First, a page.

I love teaching my Sunday morning Tred n Shred class. Today I had 10 beautiful strong ladies who ran cardio intervals on the treadmill & then high-intensity interval training with appropriate warm-ups and cool downs.
After class I worked out myself with the skipping rope, kettle ball and treadmill.
I was too tired to cook so I decided on a teriyaki rice bowl with vegetables. But as I walked up to the counter I was faced with a decision. The ponytailed cashier who took my order asked “chicken or tofu?”
Tan. Tan. Taaaaaa! Decision-making time.
So count the stars as we have a nutrition show-down. Tofu versus chicken:
The results, chicken got five stars versus tofu, getting 7 stars. So I chose tofu!
It was a great post workout meal. Tofu, veggies and I got a combination of half white and half brown rice.
Do you eat tofu? If you had the choice, what would you choose? No judgment!
With so much information out there, large marketing budgets, and the competition that exists in the health and fitness industry, it’s hard to tell what is beneficial versus what are simply myths.
The new technological do-dad is cute, it may motivate, but it’s $100 and do you really need it? Do you need to down some powder stuff half an hour after every workout? What about that packaged protein bar? Will it make you skinny? Healthy? Maybe so, but probably not. There are so many exercise, fitness and health myths out there.
This might be controversial because if something works for you, it’s positive. If you like something and it’s working then keep doing it!
But let’s put things into perspective and not believe all the hype shall we?
So does keeping it low and slow burn more calories? No. The more work you do the more calories you burn. The more ‘smart’ your strength training, the more muscle you build.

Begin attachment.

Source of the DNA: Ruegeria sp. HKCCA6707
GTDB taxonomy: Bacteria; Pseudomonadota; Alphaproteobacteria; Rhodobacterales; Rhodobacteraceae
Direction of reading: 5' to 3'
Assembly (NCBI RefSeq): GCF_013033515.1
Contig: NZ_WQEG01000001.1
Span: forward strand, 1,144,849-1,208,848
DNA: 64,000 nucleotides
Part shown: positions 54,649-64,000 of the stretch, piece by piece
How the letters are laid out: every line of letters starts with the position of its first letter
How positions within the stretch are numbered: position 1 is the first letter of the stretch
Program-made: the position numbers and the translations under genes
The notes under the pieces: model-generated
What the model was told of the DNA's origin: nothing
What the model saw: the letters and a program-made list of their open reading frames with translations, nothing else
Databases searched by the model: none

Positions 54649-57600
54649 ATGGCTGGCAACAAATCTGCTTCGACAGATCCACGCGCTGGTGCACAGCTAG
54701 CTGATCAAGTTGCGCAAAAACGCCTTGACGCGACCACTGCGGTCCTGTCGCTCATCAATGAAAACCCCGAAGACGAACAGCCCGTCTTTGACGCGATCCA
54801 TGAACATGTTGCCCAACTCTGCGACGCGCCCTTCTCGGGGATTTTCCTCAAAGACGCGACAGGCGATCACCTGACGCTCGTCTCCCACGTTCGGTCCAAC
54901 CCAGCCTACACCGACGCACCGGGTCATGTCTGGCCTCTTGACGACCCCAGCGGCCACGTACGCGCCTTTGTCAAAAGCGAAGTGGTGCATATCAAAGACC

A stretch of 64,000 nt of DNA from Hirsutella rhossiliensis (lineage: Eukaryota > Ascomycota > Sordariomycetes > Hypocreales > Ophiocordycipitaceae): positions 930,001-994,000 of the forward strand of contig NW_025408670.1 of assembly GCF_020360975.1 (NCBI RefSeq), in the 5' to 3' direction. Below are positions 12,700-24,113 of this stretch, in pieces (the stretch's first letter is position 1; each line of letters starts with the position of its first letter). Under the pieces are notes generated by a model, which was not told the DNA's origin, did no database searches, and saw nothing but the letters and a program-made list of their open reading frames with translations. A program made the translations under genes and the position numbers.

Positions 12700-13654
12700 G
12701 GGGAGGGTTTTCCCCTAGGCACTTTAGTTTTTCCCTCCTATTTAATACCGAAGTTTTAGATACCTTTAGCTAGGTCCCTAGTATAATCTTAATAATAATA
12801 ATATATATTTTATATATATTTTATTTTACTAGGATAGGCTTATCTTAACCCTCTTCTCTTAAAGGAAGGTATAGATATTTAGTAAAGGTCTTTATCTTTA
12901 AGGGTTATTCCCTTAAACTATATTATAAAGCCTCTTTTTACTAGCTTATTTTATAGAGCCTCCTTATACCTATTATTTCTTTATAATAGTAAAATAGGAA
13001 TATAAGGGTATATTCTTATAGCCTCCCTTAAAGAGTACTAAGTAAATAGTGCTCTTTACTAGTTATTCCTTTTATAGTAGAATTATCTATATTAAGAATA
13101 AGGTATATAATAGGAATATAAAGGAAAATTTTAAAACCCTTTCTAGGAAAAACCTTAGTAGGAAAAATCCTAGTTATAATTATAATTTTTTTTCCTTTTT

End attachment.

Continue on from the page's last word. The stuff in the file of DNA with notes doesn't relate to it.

So keep it simple. Work out for 20 minutes a day. Try and aim for a balance between flexibility training, strength training and cardio. Take the stairs when you have a choice. Take walks. Drink water. Clean your own house. Smile. And go to sleep early 🙂
You may have seen them at your gym or in stores: foam rollers. They look like large cylinders with ribs or smooth but hard, like a small tree trunk.
Putting your weight on a foam roller and rolling certain muscles can reduce muscle tension, correct muscle imbalances, increase your range of motion and prevent injury.
Roll the sides of your body from hips to your knees for your IT band. Face down, place the foam roller underneath your thighs and hips to release muscle tension in your hip flexors. Flip over to your side to get your lats in the side and back and turn over to get your hamstrings in your lower body.
My favorite is to roll my neck and upper back and scapula. I think it is a great device to use before sleep. It will relax your muscles, wind you down and decrease tension.
Here are five exercises you can do for your next workout. You will need dumbbells. Things to remember are good posture: roll your shoulders into the back of your body, open your chest, keep your arms and legs strong, keep your abdominal muscles strong to support your back.
Deciding how many reps and sets to do is your choice. Start off by doing one set, with 10 to 12 repetitions.
For this squat keep your legs strong, a little more than hip width apart, and sit back into your buttocks as if you were sitting on a stool behind you:
This move is great because you are using loaded movement, so maximum calorie burn. There is dynamic stretching, so you are increasing your flexibility here. Remember to pick up you heel and foot as you rotate your hips to keep the movement natural and comfortable. Drive through the shoulder blades with strong arms and keep your body long and lifted. Good posture and stand up tall:
Adding a twist to your basic lunge will help to lean out your abdominal muscles, slimming love handles:
Training your back is extremely important. A strong back supports good posture and strong abdominal muscles: